- August 28, 2018
- Posted by: admin
- Category: Uncategorized
In June, a new winner was crowned in the competition to be the world’s fastest supercomputer, with the US taking the crown back from China.
Oak Ridge National Lab’s Summit supercomputer can process more than 122 petaflops – that’s 122 thousand trillion floating point operations per second. China’s Sunway TaihuLight, which held the top spot for the past five years, can do 93.
Despite being faster, Summit has one-fifth as many cores as the Chinese system and uses half the power – a sign of how fast supercomputers are evolving these days. The supercomputer used on the Human Genome Project in the 1990s was less powerful than one of today’s smartphones.
But it takes money to stay ahead of the curve. Summit cost ORNL $200 million.
Because of the expense, supercomputers are typically used for the most intensive calculations, like predicting climate change, or modeling airflow around new aircraft.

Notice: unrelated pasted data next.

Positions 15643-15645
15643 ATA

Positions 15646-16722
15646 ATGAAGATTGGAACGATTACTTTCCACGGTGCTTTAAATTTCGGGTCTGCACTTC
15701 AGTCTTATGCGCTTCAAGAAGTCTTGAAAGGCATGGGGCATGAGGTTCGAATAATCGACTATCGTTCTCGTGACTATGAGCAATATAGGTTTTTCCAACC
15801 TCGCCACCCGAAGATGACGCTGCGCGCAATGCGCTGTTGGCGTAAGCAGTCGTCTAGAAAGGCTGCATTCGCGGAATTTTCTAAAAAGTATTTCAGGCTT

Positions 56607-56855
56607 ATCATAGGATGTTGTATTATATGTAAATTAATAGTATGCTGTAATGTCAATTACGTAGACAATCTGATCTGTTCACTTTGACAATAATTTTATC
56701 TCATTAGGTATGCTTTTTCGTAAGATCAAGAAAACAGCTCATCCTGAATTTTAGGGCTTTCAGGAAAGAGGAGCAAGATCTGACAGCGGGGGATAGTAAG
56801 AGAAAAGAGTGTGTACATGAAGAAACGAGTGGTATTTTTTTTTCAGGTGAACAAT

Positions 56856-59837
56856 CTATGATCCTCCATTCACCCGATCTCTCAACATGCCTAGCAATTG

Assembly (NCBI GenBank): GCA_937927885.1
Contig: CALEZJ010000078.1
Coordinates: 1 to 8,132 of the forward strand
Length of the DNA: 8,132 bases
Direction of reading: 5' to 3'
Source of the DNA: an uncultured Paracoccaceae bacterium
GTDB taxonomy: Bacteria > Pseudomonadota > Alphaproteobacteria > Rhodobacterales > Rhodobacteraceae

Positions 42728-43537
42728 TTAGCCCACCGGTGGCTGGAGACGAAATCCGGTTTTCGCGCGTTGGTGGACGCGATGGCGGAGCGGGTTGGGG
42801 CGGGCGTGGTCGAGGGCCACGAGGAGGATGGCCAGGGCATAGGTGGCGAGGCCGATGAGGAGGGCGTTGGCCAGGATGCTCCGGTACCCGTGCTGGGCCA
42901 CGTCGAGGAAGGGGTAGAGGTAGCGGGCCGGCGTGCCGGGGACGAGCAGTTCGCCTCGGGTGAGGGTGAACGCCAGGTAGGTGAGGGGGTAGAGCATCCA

Bruce Beam had personal experience with supercomputers, when he was an IT director with the US Navy.
“We modeled things that you couldn’t practically do, like modeling the effects of nuclear weapons,” Beam, who is now director of security and infrastructure at the International Information System Security Certification Consortium, said. “It’s very impractical to do that in the real world.”
Supercomputers can have application in cybersecurity as well, but, according to experts, the days when that’s a reality are far ahead.
For example, IBM is using a supercomputer to analyze threat data, Bean said, but the project is still in its initial stages.
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Article Credit: DCK
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